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I have 0.3 kg of corn syrup at room temperature (294 K). The specific heat of corn syrup is [2.72 kJ/(kg K)][1]. I want to heat it up in a 1,000 W microwave until it reaches 394 K.
I know that

q=mcΔT

so

  • q = 0.3 kg * 2.72 kJ/(kg K) * 100 K

  • q = 81.6 kJ = 82 seconds in a 1,000 W (1 kJ/second) microwave.

From my experience, it takes longer than 82 seconds to heat up corn syrup that much.

How should I account for extraneous variables?

From Chris H's Answer: 82 seconds to raise the temperature + 111 seconds to boil off the water = 3 minutes, 13 seconds in a 1,000 Watt microwave.



[1]: https://www.teachengineering.org/content/uoh_/activities/uoh_magic/uoh_magic_lesson01_activity1_worksheet_new_answers.docx

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    If this requires boiling, then it's a very bad idea in a microwave: fda.gov/radiation-emitting-products/…
    – FuzzyChef
    Jun 10, 2021 at 0:17
  • Dear all, if you can address why the calculation is not correct, please post it as an answer, not as a comment. It is OK to have incomplete answers, don't worry about that.
    – rumtscho
    Jun 10, 2021 at 8:26

2 Answers 2

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A major factor to note is that to get the corn syrup to 394K you don't just have to heat it, you have to concentrate it by boiling off some of the water. You need to take into account the latent heat of vaporisation of water, about 2,260 kJ/kg in the temperature range of interest. It's easy to see that this can be a major factor.

Hard ball candy is 90% sugar (Wikipedia), while corn syrup is more like 76%. From your 300g you thus need to drive off 49g of water; that will take 111kJ in addition to raising the temperature, more than doubling the energy (and time) required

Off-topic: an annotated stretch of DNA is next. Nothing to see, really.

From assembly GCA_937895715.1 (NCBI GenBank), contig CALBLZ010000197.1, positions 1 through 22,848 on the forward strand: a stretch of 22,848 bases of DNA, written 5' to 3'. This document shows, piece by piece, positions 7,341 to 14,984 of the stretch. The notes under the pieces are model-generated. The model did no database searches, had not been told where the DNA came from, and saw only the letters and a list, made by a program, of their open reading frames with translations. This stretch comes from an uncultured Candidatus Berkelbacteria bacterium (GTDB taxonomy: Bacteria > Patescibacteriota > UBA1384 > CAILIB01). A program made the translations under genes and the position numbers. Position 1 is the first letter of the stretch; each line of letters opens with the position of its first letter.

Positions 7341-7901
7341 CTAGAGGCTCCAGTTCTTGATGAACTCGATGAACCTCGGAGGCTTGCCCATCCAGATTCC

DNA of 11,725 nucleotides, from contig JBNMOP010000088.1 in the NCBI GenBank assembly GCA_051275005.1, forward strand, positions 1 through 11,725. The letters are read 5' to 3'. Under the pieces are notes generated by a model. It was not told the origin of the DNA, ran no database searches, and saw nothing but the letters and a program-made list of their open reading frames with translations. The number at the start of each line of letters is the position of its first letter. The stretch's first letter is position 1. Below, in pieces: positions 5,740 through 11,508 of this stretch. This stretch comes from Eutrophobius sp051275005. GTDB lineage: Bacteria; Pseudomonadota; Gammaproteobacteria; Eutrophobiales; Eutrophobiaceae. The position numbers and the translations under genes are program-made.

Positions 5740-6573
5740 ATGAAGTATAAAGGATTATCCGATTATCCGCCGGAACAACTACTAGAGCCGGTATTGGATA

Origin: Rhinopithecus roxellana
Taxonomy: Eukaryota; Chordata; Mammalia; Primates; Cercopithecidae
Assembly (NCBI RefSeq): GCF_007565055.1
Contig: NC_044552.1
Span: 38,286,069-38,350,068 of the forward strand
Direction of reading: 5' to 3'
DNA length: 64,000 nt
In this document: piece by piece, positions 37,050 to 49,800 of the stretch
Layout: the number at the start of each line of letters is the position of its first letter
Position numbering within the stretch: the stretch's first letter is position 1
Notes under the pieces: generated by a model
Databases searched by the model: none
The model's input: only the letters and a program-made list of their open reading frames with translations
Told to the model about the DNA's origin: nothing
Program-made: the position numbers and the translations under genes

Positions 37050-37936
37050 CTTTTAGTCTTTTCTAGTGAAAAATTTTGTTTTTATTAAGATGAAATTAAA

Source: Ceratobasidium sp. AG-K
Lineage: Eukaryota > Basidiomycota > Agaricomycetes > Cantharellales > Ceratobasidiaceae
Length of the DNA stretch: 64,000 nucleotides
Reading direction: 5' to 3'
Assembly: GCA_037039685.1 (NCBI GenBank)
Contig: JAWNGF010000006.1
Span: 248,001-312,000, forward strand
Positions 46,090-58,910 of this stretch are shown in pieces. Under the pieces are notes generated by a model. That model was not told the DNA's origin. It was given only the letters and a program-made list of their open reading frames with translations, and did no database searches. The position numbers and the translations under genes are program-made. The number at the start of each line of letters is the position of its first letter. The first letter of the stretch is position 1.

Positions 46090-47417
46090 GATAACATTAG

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Honestly, I'd go the trial-and-error route with that if you are going to do this for practical applications (e.g. guesstimating how long you need to put your syrup in the microwave)

If you want to actually build an accurate mathematical model, some things you should be taking into account:

1000W is the nominal potency of the microwave, not exactly the amount of energy it gives off from the magnetron. You also have a loss of energy within the oven itself, as not all the energy emitted will reach and be absorbed by your object.

Furthermore, the penetration of the microwaves will account for uneven cooking depending on the surface area of your object and the surface area x volume ratio, so you might have to interrupt your process to mix the liquid to an even temperature of 394K, or have a surface temperature higher than the core temperature.

As warned in the comments, please be VERY careful when heating up liquids in the microwave. If you have glass or ceramic beads that you can put in the liquid to heat up, that's good.

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    Even more than that, if your magnetron puts 1000W into the cavity, that doesn't mean it puts it into the food. Some will be absorbed by dirt, moisture that you've evaporated that then condenses on the walls, etc. Some heat will also be convected and conducted from the dish
    – Chris H
    Jun 10, 2021 at 16:30

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